How to Achieve Effective Communication Across Remote Teams

Thanks to continued technological advances, businesses are now able to far more easily connect from all corners of the globe. So much so, that remote working is predicted to significantly increase over the coming years.

Working virtually has many benefits, however, such situations do also bring some challenges to overcome. One of the more challenging aspects includes maintaining effective and cohesive communication across remote teams.

It is possible to create virtual environments which aid effective communication, but technology alone will not achieve this. One thing that technology can never truly and fully replace is real people and real situations. Therefore, the people within the teams have as much responsibility for maintaining successful communications as the system they are working within.

Technology Investments

Investing in smart and seamless technology is vital to providing a platform for teams to easily connect. Which technology you choose will depend largely on business needs, but usually, this will involve some or all of the following:

  • An accessible online filing system where documents can be viewed and edited by multiple users without causing duplicate versions
  • Stable virtual communication platforms
  • Project tool to provide insight into individual and collective tasks that may crossover

Furthermore, one of the more obvious essential elements to invest in is stable, always on connectivity. This will ensure remote teams are never affected by poor bandwidth and all communication functions can be fully supported with fast and reliable internet connections.

Agreed Behaviours and Processes

In order for the technology platforms to aid effective working and communication, it is important to work within an agreed framework across all remote teams.

This is something that can be useful to develop together so that each way of working can be considered to establish a way which is achievable for all involved.

Any system will need to involve both the processes – the way in which information gets from a to b – and the behaviours – the approach to everyday working.

An agreed process might include a foolproof, simplistic and structured filing system so that anyone can find what they are looking for.

Agreed behaviours might be that all communications are solutions focused rather than problem focused, thereby cutting down on the potential for too many emails. Another might be to always assume there is a positive intention behind every communication – this is particularly important when you consider how easy it can be to misread the written word.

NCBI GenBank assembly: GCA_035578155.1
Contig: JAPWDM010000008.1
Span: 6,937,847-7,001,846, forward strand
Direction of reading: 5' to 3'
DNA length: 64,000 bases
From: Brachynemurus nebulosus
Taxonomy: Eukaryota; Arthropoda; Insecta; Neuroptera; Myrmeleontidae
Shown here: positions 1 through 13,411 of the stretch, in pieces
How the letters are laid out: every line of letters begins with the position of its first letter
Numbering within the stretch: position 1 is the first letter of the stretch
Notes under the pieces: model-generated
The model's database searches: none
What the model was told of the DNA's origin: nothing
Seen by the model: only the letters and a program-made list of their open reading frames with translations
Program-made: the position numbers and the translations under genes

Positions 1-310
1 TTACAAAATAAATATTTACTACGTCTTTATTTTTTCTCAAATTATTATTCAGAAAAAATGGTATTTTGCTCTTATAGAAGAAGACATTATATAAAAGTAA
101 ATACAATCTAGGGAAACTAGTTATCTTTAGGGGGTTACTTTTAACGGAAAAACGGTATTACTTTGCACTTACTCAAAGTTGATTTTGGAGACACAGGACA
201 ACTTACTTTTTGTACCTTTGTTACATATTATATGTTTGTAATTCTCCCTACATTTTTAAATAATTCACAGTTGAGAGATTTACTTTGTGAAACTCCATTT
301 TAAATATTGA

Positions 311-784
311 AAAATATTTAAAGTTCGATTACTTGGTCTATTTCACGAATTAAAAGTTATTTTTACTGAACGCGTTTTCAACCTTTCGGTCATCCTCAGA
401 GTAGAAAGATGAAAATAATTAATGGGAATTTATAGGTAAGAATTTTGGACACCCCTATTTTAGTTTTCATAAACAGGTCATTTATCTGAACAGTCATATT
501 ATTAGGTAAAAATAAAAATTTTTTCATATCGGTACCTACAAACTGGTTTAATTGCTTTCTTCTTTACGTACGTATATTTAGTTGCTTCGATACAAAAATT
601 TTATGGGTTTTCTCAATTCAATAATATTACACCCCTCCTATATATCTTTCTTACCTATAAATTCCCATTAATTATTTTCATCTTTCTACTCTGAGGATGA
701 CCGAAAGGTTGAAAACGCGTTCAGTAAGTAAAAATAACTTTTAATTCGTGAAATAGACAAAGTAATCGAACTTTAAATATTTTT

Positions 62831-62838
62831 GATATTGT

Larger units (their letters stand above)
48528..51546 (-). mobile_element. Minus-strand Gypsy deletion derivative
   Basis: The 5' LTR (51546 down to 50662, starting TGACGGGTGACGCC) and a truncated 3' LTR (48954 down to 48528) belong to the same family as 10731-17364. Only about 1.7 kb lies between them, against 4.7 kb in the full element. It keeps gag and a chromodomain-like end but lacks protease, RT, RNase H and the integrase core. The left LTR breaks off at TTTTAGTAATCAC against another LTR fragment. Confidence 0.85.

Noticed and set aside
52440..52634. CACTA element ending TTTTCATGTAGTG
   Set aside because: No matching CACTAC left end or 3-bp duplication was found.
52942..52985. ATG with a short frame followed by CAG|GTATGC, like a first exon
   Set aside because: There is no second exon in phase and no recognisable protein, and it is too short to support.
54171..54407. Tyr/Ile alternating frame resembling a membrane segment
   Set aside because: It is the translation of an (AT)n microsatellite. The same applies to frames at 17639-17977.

Additionally, it can be useful to have some guidelines of which mode of communication to use in which situation as when there are several methods it can be easy to overuse one – namely email – or use all ineffectively.

Consistent Virtual Meetings

Many virtual offices fail to set frequent catch ups across teams. These are invaluable to remote workers and should not be overlooked or considered unnecessary.

As you do not have the luxury of face to face meetings, virtual ones are the next best thing and can not only bring you together but also allow each of you to literally have a conversation and effective dialog.

The easiest way to ensure such meetings get prioritised is to plan them in advance and have them in the calendar as a diary date that is set in stone.

In an ideal world, virtual teams benefit most from both weekly team meetings and weekly one to one catch ups with their direct line manager. After all, stress is a huge problem in the working world, and this can be more so when you don’t have a support system in place.

Therefore, adding in these simple supportive and structured aspects can improve both communication and equally address stress-related issues from escalating.

Moreover, be sure to keep meetings focused by setting objectives and purpose ahead of time. If all meeting attendees agree with these, they can then all take shared responsibility for keeping the meeting on track, always returning to the achieving the objective and purpose of the meeting.

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